Yesterday was much ado about 10-10-10. There were more weddings than usual and probably some induced births, scheduled to take advantage of the memorable binary date.
On our way to church, my husband and I were listening to a rerun of a Casey Kasem’s Top 40 Countdown on satellite radio. The date flashing across the car radio screen was 10-10-70. We commented on each song and what we remembered about it. On 10-10-70, my husband had begun his senior year of college. I was in fifth grade.
All of a sudden, I remembered exactly what I was doing on 10-10-70. I have included here a page from my diary on that date 40 years ago.
I was on vacation in Rome with my parents and grandparents—my mother’s parents, Nanny and Grandaddy, and my father’s widowed mother, Nana Marie. Nana Marie was my roommate on the trip.
The diary page tells the short version of the story and this blog really doesn’t lend itself to a much longer version. But it happened like this. Rome was the third and final city of our European trip and we had arrived by train from Zürich late the night before. The six of us did some sightseeing in the morning. My mother, her mother and I went back to the hotel to rest, while my father, his mother and my grandfather walked over to look at the Vatican, a sight Nana Marie had waited her whole Catholic life to see.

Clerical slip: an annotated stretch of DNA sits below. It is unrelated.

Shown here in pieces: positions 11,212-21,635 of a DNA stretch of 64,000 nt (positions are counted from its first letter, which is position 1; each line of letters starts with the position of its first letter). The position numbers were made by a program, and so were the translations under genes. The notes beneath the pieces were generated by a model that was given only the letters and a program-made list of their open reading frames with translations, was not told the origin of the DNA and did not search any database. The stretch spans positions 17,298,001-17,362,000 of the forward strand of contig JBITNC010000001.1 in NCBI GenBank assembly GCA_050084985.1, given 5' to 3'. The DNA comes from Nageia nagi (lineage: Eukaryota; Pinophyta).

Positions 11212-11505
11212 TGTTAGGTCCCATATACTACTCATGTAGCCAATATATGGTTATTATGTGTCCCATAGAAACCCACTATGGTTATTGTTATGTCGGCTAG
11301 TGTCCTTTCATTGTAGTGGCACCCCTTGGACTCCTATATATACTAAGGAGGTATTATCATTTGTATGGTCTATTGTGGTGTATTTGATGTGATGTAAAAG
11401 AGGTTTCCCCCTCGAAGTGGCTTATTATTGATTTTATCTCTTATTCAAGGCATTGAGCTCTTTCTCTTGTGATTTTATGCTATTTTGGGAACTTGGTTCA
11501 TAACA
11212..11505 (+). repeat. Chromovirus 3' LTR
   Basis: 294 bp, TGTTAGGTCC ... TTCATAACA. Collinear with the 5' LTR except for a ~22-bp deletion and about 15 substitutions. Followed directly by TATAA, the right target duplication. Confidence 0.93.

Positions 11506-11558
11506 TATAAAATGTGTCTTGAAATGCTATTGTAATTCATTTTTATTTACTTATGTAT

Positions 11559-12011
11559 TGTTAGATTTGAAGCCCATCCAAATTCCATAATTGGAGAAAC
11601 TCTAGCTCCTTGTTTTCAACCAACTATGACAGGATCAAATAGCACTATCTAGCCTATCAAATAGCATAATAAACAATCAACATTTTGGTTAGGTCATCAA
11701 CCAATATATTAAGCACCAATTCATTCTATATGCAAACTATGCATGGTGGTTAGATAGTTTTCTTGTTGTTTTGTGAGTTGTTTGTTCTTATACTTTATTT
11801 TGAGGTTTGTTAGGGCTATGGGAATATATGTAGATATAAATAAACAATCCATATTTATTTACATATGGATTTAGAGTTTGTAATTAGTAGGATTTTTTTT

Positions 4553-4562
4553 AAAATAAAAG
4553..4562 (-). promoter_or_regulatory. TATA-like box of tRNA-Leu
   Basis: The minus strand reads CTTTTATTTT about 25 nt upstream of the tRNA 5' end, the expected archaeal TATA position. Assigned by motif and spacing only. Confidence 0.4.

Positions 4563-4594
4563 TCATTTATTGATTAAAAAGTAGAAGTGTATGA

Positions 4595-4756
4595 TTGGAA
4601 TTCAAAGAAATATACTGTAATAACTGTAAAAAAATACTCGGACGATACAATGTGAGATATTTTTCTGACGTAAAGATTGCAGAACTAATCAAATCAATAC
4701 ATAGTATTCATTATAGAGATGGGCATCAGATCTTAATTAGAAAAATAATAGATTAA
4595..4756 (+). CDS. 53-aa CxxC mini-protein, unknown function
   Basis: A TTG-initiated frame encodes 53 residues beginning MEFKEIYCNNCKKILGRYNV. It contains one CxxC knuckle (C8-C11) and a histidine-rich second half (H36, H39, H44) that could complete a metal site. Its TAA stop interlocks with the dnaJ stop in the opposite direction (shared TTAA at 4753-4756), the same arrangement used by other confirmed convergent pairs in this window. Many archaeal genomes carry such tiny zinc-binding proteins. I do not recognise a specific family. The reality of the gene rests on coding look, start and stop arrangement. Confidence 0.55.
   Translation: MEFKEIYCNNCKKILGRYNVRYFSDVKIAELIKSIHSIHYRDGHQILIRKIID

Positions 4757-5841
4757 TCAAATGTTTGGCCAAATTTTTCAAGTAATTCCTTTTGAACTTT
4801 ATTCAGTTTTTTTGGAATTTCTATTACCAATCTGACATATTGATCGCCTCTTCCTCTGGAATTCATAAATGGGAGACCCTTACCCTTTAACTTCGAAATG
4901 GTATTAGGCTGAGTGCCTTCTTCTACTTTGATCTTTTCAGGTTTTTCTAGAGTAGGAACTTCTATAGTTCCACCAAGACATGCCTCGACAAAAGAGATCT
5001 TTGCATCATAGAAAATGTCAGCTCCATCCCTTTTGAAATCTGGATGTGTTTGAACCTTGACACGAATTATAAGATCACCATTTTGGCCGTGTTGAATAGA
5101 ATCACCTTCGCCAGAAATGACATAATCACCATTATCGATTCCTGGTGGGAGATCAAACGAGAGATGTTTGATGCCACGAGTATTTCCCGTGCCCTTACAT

Later that afternoon, my father and grandfather returned to the hotel, looking grim. They broke the news that, after they turned the corner at St. Peter’s Square, my grandmother looked up at the Vatican in awe, quoted a verse from her childhood catechism book and collapsed. Minutes after arriving at the hospital by ambulance, she died. She was 52 days away from her 60th birthday.
I dedicate this blog post to Marie Elizabeth Perry Ruslander and all who loved her, with the Gospel words that may have been her last. Matthew 16:18, “And I tell you, you are Peter, and on this rock I will build my church, and the gates of hell shall not prevail against it.”